Memory Lane readers will probably remember when BMX first came on the scene.
Perhaps you took part yourself in younger days, or perhaps you remember kitting out your youngsters and them showing you their wheelies and tricks.
Back in the early 1980s, it took some persuasion for the Fylde coast to get BMX tracks.
In January 1983, The Gazette reported how BMX – British Motor Cross – was experiencing a boom in Blackpool, despite “efforts to deflate the craze”.
Critics of the scheme pointed to the rise and fall of skateboarding and rollerskating, but The Gazette said it felt it was, “time the council considered providing a track in response to public demand, rather than put a bureaucratic spoke in the wheel of local kids”.
In April 1983, a new track was created, at Ribby Hall Village, in Wrea Green. Our archive picture shows a two-day Easter meeting at the venue, where more than 300 BMX fans gathered.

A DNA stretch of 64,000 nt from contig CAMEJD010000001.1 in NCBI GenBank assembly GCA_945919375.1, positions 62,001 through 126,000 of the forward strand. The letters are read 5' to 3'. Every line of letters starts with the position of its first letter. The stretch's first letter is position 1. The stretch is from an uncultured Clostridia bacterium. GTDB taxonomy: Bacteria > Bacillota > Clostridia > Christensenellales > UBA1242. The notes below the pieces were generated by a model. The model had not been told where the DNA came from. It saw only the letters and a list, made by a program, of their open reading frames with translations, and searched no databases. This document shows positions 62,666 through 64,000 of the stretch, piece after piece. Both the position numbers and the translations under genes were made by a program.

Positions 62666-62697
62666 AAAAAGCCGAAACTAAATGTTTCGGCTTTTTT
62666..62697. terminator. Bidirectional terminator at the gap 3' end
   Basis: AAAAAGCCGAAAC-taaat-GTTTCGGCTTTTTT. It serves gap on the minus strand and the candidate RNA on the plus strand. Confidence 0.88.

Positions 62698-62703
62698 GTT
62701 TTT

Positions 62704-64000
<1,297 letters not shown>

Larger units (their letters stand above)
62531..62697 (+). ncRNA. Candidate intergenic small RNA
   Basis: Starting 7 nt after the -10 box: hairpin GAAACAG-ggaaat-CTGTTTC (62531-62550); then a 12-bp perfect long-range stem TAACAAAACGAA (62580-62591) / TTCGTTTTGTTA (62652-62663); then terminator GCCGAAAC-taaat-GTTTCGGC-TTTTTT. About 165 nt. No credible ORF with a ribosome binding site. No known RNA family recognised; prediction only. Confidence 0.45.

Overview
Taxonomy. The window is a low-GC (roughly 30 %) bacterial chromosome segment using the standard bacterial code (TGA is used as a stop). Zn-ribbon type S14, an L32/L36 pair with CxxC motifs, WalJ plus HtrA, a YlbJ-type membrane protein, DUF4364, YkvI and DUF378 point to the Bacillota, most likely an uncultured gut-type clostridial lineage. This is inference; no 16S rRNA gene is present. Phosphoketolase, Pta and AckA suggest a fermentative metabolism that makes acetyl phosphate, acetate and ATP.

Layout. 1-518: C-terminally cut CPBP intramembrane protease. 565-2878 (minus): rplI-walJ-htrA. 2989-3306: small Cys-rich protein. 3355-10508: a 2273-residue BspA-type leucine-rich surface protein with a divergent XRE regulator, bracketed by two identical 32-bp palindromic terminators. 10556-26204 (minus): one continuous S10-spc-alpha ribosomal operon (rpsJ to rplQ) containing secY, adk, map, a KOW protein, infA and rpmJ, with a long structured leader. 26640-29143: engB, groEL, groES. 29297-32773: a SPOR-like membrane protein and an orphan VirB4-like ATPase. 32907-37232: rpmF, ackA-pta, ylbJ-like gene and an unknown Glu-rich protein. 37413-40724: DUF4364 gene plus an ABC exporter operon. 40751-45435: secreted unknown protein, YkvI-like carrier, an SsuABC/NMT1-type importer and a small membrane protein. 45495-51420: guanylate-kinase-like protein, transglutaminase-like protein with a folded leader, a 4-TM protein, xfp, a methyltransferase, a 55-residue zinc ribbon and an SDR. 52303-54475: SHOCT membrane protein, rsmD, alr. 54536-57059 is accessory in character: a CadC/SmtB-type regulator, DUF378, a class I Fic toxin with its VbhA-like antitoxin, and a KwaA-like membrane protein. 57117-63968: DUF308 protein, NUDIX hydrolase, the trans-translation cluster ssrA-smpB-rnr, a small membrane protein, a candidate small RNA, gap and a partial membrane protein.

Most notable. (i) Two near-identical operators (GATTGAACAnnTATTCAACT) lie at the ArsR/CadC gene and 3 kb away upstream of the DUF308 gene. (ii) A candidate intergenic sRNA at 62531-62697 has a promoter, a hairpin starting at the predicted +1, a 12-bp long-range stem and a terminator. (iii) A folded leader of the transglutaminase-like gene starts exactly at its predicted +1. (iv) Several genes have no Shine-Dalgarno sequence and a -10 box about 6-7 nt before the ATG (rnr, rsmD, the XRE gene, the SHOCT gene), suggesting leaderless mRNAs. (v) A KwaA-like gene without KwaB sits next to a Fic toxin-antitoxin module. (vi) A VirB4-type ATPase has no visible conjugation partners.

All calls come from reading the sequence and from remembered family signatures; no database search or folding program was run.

Then, in May 1983, hundreds of youngsters rolled up to the opening of a new eight-lane cycle racing track in St Annes, at Kilnhouse Lane. British BMX champion Andy Ruffell, who was 16, is pictured signing autographs for St Annes BMX enthusiasts. Track owner Trevor Talbot said 90 per cent of the track’s users were local children.
Pictured in December 1983, a dozen BMX fanatics were given first-hand experience of the amazing tricks which could be performed on these built-for-speed push bikes.
Shown in mid-flight is Andy Ruffell, during a demonstration at the Co-op Blackpool Hypermarket, Marton, along with European title holder Wayne Llewellyn. And young BMX bikers are shown performing stunts at an unofficial track in Marton, in 1993.